The pre-1948 currency, called the 'lira' or 'funt' in Hebrew and 'junya' in Arabic, is in demand by collectors. Both Jews and Arabs see it as a piece of history whose value will only rise.
By Ofer Aderet | Jul. 9, 2014 | 7:25 PM - Haaretz.com
While the region is ablaze again and the Israeli-Palestinian conflict is at a boil once more, there are those who are profiting from the conflict. The Kedem Auction House is reporting a significant rise in the demand for pre-1948 currency from (British) Mandatory Palestine. The demand comes from merchants and collectors alike.
Among those making inquiries are customers from Saudi Arabia, Qatar and other Gulf States. Some of these are Palestinians who emigrated from the West Bank, became wealthy and are now returning on "shopping expeditions," as they are called by the Auction House.
Such bills were first issued in 1927, a decade after the Balfour Declaration, in which the British Government declared its favorable view regarding the establishment of a national home for the Jewish people in Palestine. These bills replaced the Egyptian lira, which had been legal tender in Palestine until then. The new currency was linked to the British pound, and the notes were trilingual, including writing in Hebrew, Arabic and English. They were in use until 1948.
“Alongside the joy they evoked in the Jewish community, these notes aroused anger and grievance among Arabs, mainly due to the use of the Hebrew language, and the Hebrew name for the country, as well as the depiction of Jewish symbols and holy sites on the bills,” sources at Kedem say.
However, the passage of time has changed things. Now, many Arabs are interested in these bills for the opposite reasons. “There is now interest in these bills as part of a national struggle. They are collected in preparation for the establishment of the Palestinian State. This is something of a 'retro’ phenomenon of yearning for Palestine, as a symbol of what is to come,” says Mark Kaputkin, a coin expert and trader in a conversation with Haaretz. “They collect anything with the name ‘Palestine' written on it, including bills marked with ‘Anglo-Palestine Bank,’” he adds. The fact that this bank was owned by the Zionist Federation and later became the central bank of the nascent Jewish state doesn’t matter to these collectors.
According to Kaputkin, even Yasser Arafat used to walk around with half-lira and lira notes in his pocket, showing them off as support for his claim that Palestinians are the true owners of the land. “The Hebrew script will not be removed from these bills, since that would detract from their authenticity and value,” Arafat reportedly said.
In the catalogue issued by Kedem ahead of the July 16 auction, much space is devoted to these bills. Officials at Kedem explain that Arab customers purchase them in three ways: through Israeli Arab traders in Haifa, Jaffa and Nazareth, through dealers in Arab countries that have diplomatic relations with Israel such as Jordan and Egypt, and through websites.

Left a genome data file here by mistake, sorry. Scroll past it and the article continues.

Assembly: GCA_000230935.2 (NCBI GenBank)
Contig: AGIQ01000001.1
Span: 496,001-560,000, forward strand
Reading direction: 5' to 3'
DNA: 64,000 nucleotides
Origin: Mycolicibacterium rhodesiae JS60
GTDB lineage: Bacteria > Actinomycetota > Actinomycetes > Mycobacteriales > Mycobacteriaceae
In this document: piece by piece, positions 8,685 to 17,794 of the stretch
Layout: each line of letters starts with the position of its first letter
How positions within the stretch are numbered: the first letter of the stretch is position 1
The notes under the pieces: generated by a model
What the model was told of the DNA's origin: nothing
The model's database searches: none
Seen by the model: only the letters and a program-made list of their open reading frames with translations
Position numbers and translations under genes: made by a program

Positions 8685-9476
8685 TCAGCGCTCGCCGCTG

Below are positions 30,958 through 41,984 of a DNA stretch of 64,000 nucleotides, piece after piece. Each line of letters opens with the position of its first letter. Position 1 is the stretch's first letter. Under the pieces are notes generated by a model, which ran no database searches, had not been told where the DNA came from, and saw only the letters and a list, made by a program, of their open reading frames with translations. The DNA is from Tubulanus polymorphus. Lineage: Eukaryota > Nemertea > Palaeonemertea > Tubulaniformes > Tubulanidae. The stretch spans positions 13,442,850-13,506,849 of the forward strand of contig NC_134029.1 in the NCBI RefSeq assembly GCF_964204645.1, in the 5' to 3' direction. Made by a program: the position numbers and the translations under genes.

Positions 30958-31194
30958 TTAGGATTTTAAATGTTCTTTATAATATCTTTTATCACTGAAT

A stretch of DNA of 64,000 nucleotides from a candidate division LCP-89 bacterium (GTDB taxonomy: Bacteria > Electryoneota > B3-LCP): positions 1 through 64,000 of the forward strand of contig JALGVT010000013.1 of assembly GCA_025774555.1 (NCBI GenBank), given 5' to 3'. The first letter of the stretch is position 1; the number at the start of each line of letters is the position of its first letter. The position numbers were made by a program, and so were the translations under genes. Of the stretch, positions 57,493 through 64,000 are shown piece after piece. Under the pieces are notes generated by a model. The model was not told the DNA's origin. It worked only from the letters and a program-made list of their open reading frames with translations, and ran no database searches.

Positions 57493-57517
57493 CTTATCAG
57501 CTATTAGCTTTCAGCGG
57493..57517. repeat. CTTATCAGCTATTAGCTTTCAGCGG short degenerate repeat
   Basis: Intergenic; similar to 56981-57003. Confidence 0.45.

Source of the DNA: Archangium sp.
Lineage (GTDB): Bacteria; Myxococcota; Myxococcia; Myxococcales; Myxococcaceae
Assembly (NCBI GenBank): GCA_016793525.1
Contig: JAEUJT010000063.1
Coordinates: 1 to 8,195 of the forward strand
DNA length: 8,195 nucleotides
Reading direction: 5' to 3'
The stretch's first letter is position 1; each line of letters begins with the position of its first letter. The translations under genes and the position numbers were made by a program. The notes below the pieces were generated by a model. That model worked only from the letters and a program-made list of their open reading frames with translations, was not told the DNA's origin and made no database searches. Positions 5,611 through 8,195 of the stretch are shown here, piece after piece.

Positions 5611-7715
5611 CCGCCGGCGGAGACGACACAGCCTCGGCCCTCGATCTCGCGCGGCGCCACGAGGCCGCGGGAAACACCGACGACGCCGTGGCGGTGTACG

The rising value of these notes indicates to some traders that the Palestinian state is imminent. A similar rise in value occurred in 1993 with the signing of the Oslo accords. Their price doubled in 2002 after the second intifada broke out. Their value also increased in 2004 along with the disengagement from the Gaza Strip and in 2009, after Netanyahu’s Bar Ilan University speech in which he supported a solution of two states for two peoples, and again in 2012 when the UN General Assembly gave the Palestinians observer status at the UN.
One of the bills that will go on sale next week is a ten lira note from 1939, with an opening price of NIS 26,000. The note bears the image of a famous 14th-century minaret in Ramla, dating to the Mamluk period. A decade ago similar bills were sold for around NIS 5,000. Two other one lira bills, also from 1939, will be sold as well, with an opening price of twenty thousand shekels. A decade ago they sold for one thousand shekels. “The reason for the astronomical leap in their value stems from the fact that they show the Dome of the Rock with the name Palestine above it,” says one official at Kedem. “Such bills are still given as gifts to sheikhs and other notables.”
Jewish merchants also express interest in these bills, since they are the first to derive from the territorial entity from which the state emerged, thus serving as important milestones on the way to independence. “These bills have become a small part of the conflict, and each side uses them as support for its positions and arguments," the officials says. "For Jews these bills are part of the road leading to the establishment of the state of Israel whereas for Palestinians they are a sign of hope for the establishment of Palestine. This is what makes these bills, which aren’t that old, something so special.”